Wuensche 1986b : An approach is presented that combines dynamical models of 3D motion with geometric models of the scene and the laws of perspective projection to estimate all motion parameters necessary to control a mobile robot vehicle. The approach is demonstrated by autonomous control of a jet propelled air-cushion vehicle, navigating through a technical environment with three degrees of motion freedom and performing a rendezvous maneuver with a passive partner. Features of the partner and other objects in the scene, the 3D shapes of which are known, are looked for and then tracked by the processors of a multi-microprocessor system. A sequential Kalman filter formulation is used to detect and to cope with variable feature visibility due to occlusion and motion while determining the complete relative motion state without inversion of the projection equations. A scheme is developed for always selecting those features for tracking which yield the best state estimate, the quality of which is demonstrated by physical docking with a static partner. The system operates at 0.13 seconds cycle time, half of which is spent for I/O operations. Experimental results are given.


Introduction
Visual detection of motion and control of locomotion are two apparently different tasks being, however, tightly connected in biological evolution. Most living beings able of controlled locomotion have vision systems as the main source for motion information, although many of them do not have pictorial vision. Apparently, the latter is not necessary for motion detection. This is confirmed by psychological research like the work of Johannson [1,2], showing that humans are able to detect and understand complex motions like those of a walking person even if only a few features of these persons are tracked: watching bright spots attached to the main joints of persons walking in the dark is sufficient. This suggests that good models of typical motion behavior exist in the human knowledge base, which allow to successfully interpret image sequences even if very few information is contained in single images of this sequence.
   Several robot vision systems have been investigated by numerous authors in the past, most of which try to make use of the pictorial information contained in vision. This leads to the computationally expensive effort to solve the generally nonlinear projection equations, at least approximately, for the sought relative position values [3], or to recover 3D motion directly from 2D optical flow [4,5]. If the task is not simplified by considering only special markings in the scene [6,7] slow overall performance is achieved which in turn poses additional correspondence problems not present in continuous dynamic scenes.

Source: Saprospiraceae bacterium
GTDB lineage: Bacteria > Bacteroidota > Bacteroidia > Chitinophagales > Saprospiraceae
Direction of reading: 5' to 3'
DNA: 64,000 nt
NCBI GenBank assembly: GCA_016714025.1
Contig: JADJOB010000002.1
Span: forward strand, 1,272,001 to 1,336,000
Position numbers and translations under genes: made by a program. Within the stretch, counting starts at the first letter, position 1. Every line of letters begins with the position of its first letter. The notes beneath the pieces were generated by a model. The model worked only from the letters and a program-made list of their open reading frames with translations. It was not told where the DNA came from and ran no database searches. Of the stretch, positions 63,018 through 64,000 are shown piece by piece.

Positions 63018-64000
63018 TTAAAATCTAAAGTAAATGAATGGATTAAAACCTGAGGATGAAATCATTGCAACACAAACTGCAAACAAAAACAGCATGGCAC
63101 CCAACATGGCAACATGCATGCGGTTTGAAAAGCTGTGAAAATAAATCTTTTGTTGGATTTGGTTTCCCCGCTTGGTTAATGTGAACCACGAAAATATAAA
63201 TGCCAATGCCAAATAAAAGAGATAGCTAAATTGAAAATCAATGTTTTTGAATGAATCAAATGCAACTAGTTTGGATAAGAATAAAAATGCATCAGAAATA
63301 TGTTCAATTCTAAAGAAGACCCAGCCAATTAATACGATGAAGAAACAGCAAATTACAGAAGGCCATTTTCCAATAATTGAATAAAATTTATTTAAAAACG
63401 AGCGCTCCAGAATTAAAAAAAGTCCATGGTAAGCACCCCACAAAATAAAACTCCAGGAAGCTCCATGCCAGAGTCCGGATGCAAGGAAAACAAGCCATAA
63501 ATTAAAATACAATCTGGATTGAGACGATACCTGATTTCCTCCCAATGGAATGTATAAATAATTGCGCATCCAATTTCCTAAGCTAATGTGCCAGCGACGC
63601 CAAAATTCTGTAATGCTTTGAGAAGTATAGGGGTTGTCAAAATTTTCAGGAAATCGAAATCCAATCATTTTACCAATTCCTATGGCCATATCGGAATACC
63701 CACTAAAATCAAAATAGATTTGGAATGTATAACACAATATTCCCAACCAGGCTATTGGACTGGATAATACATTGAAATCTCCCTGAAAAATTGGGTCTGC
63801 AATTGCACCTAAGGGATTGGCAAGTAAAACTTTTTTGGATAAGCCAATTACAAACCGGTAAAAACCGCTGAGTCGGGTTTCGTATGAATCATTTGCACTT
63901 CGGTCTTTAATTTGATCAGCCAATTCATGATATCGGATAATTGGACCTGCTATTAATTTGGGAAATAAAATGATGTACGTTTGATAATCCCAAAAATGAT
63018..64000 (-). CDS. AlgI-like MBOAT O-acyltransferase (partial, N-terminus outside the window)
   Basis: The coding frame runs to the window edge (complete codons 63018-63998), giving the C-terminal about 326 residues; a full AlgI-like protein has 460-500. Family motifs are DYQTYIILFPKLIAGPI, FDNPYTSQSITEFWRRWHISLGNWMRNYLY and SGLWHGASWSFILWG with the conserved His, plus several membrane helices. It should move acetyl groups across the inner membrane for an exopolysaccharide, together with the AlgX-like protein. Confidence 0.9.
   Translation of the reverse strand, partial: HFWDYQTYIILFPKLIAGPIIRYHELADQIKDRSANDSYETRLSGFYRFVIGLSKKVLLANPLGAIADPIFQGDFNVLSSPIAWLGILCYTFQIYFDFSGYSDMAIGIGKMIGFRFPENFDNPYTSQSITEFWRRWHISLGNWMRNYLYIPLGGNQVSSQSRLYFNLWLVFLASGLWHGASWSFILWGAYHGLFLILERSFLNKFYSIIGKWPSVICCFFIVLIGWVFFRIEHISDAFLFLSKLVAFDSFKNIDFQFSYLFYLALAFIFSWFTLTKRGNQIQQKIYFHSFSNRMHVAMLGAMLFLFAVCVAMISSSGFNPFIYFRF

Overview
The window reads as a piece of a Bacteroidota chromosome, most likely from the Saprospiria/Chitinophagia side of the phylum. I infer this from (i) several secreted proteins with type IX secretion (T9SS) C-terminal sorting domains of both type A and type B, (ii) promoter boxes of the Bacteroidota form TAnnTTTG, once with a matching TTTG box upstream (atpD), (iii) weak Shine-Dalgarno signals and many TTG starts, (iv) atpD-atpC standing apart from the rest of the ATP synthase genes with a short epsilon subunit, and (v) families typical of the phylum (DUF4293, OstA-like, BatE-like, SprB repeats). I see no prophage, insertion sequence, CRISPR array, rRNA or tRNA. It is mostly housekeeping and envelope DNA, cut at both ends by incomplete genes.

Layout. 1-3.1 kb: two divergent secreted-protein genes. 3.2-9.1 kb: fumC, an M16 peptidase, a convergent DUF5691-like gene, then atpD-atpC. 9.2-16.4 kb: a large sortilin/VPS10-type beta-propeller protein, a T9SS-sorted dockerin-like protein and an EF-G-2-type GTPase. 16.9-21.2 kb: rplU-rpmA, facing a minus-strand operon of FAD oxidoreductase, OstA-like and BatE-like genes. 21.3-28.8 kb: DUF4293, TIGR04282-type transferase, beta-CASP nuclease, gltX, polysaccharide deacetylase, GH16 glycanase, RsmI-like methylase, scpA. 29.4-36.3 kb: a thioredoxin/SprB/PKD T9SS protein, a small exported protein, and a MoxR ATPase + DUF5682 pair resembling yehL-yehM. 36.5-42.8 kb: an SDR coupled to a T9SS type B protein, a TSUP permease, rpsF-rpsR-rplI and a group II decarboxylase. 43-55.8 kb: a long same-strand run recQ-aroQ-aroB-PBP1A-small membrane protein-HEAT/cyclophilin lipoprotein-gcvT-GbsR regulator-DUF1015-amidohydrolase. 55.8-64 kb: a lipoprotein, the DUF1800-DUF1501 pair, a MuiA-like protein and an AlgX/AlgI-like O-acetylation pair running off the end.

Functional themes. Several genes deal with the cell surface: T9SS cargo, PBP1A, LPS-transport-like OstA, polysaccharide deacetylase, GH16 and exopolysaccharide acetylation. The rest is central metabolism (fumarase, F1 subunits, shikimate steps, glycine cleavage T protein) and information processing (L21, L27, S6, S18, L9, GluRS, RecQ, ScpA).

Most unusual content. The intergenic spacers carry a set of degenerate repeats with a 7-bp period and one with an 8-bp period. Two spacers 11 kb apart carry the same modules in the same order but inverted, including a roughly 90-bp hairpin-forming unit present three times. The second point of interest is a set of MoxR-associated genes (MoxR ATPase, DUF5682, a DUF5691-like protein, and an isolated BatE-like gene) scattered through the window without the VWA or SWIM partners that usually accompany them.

This “inversion problem” is avoided in the presented approach. It combines dynamical models as used in modern control theory for describing the motions of the vehicle and/or other objects in the scene with geometric object models and the laws of perspective projection to determine all relative motion parameters necessary to control robot motion. This approach is outlined together with the hardware concept used in the next section. Then the air-cushion vehicle is introduced, which allows some interesting aspects of vision to be examined because it is capable of independent motion in three degrees of freedom. The rendezvous task is outlined thereafter. It was chosen not only because the air-cushion vehicle may be viewed as a satellite model with the development of vision-based satellite rendezvous maneuvers being the objective of this research, but also because rendezvous maneuvers constitute a high precision navigation task requiring exact motion estimation and thus are of general interest. After the motion estimation is detailed in the main body of the paper, a feature selection scheme is presented for always selecting those features for tracking that provide the best motion estimate possible while features appear and disappear due to motion and occlusions in the scene. Results are presented, finally, that show the approach to yield reasonable motion estimates even if only one feature is visible for many cycles.